Accuracy of physical examination versus ultrasound in the detection of hepatosplenomegaly at diagnosis of pediatric leukemia

FieldValue
dc.contributor.authorCyr, Janelle
dc.contributor.authorJohnston, Donna L.
dc.date.accessioned2013-06-27T17:23:19Z
dc.date.available2013-06-27T17:23:19Z
dc.date.created2013
dc.date.issued2013-06-27
dc.identifier.urihttp://hdl.handle.net/10393/24269
dc.identifier.urihttp://www.sciedu.ca/journal/index.php/jhm/article/view/2171
dc.description.abstractBackground: Hepatosplenomegaly (HSM) is common at diagnosis of pediatric leukemia and is diagnosed through palpation or ultrasound. We sought to determine if ultrasound was necessary. Methods: Spleen and liver size was recorded from palpation and ultrasound for 94 children with a new diagnosis of leukemia. Results: Palpation was correct in detecting 71% (173/245) of cases of splenomegaly and 68% (172/254) of cases of hepatomegaly. There was no relationship between body mass index and clinician accuracy at diagnosis of HSM. Ultrasound examination had abnormal findings excluding HSM in 56% of patients. Conclusions: Ultrasound examination is a warranted investigation for newly diagnosed children with leukemia.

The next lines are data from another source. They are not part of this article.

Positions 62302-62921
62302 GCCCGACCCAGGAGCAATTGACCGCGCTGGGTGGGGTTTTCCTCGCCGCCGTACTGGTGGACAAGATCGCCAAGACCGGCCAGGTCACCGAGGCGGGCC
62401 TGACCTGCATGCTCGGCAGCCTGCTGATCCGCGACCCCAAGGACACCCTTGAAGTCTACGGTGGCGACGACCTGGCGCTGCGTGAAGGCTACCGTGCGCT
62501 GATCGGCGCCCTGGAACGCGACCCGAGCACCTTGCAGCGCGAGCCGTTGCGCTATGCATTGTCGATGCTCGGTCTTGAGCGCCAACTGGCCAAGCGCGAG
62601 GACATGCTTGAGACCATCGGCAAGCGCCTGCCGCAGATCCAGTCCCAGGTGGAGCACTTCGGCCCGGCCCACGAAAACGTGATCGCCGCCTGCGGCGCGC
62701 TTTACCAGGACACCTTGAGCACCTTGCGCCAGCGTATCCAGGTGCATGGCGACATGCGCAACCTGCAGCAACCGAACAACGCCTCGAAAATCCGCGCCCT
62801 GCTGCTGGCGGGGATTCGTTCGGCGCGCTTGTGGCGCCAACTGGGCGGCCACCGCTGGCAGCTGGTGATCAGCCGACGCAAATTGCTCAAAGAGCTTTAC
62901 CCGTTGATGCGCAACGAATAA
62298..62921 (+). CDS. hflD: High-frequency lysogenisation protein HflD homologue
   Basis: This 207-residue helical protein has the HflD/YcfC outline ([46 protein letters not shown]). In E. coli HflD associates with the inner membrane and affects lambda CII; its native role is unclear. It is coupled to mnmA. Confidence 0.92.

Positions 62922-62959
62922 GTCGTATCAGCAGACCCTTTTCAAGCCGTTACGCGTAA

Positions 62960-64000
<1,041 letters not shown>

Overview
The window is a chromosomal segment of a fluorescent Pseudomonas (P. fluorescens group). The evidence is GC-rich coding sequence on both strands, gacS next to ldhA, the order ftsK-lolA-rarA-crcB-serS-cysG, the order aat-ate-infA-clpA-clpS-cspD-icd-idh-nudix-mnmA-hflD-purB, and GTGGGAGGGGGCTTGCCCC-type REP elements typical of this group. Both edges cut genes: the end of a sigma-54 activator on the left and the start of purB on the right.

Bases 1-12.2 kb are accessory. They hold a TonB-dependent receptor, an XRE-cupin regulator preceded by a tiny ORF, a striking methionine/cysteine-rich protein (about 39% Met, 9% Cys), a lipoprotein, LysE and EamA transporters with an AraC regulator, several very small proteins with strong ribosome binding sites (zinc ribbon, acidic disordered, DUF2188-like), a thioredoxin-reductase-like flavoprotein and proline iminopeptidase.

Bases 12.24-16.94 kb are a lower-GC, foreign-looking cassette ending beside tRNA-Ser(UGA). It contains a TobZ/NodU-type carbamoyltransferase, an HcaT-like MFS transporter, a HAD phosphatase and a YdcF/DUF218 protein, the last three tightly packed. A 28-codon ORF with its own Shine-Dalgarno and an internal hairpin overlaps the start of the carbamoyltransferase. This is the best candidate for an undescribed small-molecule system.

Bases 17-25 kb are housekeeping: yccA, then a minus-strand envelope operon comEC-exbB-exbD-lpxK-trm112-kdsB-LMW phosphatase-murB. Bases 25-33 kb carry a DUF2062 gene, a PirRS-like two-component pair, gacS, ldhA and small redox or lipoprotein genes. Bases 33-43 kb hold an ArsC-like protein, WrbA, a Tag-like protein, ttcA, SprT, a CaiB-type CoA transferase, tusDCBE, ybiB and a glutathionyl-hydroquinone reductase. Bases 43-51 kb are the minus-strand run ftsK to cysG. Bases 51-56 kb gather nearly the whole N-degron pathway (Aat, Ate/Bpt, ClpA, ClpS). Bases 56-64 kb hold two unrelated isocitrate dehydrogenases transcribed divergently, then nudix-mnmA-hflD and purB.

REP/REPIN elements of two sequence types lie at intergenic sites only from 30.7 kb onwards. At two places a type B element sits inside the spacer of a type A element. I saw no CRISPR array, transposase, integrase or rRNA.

dc.language.isoen
dc.subjectHepatosplenomegaly
dc.subjectLeukemia
dc.subjectUltrasound
dc.titleAccuracy of physical examination versus ultrasound in the detection of hepatosplenomegaly at diagnosis of pediatric leukemia
dc.typeArticle
dc.identifier.doi10.5430/jhm.v3n1p24
CollectionPublications en libre accès financées par uOttawa // uOttawa financed open access publications
Pédiatrie // Pediatrics

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